An electron beam addressed liquid crystal light valve of the cathode-ray tube type is described in Duane A. Haven, IEEE Transactions on Electron Devices, Vol. ED-30, No. 5, 489-492, May 1983. The light valve of Haven is a form of cathode-ray tube (CRT) having a twisted nematic liquid crystal cell, one substrate surface of which serving as a target for a writing electron beam propagating in the tube. The target substrate comprises a thin sheet of dielectric material and forms one face of the liquid crystal cell.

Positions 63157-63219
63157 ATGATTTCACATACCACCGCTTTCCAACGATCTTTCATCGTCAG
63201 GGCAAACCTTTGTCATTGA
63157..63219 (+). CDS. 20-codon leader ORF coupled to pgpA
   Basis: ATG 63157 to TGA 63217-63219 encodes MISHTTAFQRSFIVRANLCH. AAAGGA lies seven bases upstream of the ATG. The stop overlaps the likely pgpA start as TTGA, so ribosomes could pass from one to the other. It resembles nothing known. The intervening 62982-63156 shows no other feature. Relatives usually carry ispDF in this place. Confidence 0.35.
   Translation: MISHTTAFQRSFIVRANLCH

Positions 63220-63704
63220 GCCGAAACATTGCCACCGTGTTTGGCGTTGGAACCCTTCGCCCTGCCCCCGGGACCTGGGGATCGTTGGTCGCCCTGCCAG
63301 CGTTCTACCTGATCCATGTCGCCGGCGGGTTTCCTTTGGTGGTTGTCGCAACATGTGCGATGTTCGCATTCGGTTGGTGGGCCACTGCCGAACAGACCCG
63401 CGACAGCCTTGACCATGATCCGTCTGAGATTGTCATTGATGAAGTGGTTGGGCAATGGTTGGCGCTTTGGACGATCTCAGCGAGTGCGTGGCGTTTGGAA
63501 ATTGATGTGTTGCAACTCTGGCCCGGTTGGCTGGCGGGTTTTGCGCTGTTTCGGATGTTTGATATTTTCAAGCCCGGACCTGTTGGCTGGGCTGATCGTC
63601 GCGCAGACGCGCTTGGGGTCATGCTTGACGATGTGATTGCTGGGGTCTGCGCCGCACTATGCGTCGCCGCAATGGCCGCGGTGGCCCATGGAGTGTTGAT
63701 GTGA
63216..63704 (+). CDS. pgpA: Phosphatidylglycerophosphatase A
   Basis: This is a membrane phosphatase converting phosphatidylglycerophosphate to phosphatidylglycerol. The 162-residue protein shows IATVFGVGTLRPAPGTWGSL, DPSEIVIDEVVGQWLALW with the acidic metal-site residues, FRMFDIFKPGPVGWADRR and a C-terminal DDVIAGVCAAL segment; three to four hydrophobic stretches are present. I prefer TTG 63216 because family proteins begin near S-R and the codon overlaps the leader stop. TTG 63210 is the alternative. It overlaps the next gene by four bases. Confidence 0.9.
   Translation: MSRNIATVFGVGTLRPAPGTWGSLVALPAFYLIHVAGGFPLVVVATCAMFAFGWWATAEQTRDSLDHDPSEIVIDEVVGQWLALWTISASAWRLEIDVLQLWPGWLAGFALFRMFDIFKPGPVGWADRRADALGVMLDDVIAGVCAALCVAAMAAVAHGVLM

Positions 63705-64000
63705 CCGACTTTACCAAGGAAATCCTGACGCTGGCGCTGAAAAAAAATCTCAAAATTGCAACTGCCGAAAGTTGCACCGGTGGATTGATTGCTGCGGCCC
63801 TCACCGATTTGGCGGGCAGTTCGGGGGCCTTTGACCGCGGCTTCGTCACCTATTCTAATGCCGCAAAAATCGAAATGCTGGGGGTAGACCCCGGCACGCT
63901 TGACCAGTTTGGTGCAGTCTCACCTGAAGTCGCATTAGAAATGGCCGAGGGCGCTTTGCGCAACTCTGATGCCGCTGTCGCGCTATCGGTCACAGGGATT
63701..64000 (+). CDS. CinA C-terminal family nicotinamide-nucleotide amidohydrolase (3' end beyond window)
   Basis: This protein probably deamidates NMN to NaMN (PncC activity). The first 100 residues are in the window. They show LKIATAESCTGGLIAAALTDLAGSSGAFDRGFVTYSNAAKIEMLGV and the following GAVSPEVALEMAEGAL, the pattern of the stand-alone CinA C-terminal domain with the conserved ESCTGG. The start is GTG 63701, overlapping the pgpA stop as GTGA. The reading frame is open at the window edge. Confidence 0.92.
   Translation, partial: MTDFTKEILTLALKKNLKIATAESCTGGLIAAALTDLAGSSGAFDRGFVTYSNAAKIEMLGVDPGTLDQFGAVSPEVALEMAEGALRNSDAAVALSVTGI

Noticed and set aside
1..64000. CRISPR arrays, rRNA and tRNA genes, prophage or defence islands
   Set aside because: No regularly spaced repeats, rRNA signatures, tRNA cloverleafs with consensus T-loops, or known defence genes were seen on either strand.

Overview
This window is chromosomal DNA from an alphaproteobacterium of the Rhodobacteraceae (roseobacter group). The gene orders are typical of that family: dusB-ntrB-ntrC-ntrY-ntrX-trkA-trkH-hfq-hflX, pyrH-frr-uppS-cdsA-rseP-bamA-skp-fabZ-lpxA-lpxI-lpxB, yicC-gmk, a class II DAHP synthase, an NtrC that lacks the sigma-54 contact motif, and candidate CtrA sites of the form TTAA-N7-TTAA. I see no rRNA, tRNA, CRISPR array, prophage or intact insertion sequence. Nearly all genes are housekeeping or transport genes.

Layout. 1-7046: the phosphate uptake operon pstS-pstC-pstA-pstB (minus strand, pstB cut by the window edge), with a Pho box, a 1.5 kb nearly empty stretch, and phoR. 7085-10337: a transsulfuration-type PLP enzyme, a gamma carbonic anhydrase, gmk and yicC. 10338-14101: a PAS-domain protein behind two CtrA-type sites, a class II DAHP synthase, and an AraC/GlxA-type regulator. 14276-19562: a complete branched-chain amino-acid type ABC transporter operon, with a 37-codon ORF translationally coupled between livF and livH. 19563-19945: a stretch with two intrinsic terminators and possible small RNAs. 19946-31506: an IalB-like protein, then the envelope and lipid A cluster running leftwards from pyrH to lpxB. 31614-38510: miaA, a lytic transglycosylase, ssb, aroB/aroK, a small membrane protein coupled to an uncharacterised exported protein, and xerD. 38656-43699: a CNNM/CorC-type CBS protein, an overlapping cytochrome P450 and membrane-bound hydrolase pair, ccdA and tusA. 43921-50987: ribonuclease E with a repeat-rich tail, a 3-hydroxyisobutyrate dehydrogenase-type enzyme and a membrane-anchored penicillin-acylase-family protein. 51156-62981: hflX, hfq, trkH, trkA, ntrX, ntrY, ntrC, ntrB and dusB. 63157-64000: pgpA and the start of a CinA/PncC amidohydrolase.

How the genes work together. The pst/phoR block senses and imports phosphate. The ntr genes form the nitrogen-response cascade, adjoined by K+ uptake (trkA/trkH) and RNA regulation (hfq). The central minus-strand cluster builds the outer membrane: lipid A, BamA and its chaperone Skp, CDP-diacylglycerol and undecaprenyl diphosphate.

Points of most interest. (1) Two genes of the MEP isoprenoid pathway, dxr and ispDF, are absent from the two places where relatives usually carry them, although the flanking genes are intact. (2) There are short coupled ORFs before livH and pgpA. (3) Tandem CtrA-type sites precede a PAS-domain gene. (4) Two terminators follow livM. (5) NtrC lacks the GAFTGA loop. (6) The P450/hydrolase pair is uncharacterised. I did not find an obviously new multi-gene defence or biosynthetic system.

The CRT also includes a writing electron gun, a flood electron gun, and a ring-type collector electrode positioned adjacent the periphery of the target surface. The flood electron gun maintains the target surface of the cell at a desired operating electrostatic potential VFG, which is the potential of the flood electron gun cathode. Polarized light propagating from an external source enters the CRT through an optically transparent entry window on one side of the tube and passes through the cell and out through an exit window. The writing and flood guns are mounted at oblique angles relative to the target substrate to keep them out of the light path. Unwritten areas of the liquid crystal cell remain in an "OFF" state that rotates by 90 degrees the polarization direction of the light emanating from the external source. Areas addressed by the writing beam are temporarily switched into an "ON" state that leaves unchanged the polarization direction of the light emanating from the external source and thereby creates a light image pattern that is detected by an analyzing polarizer positioned in the path of light exiting the exit window.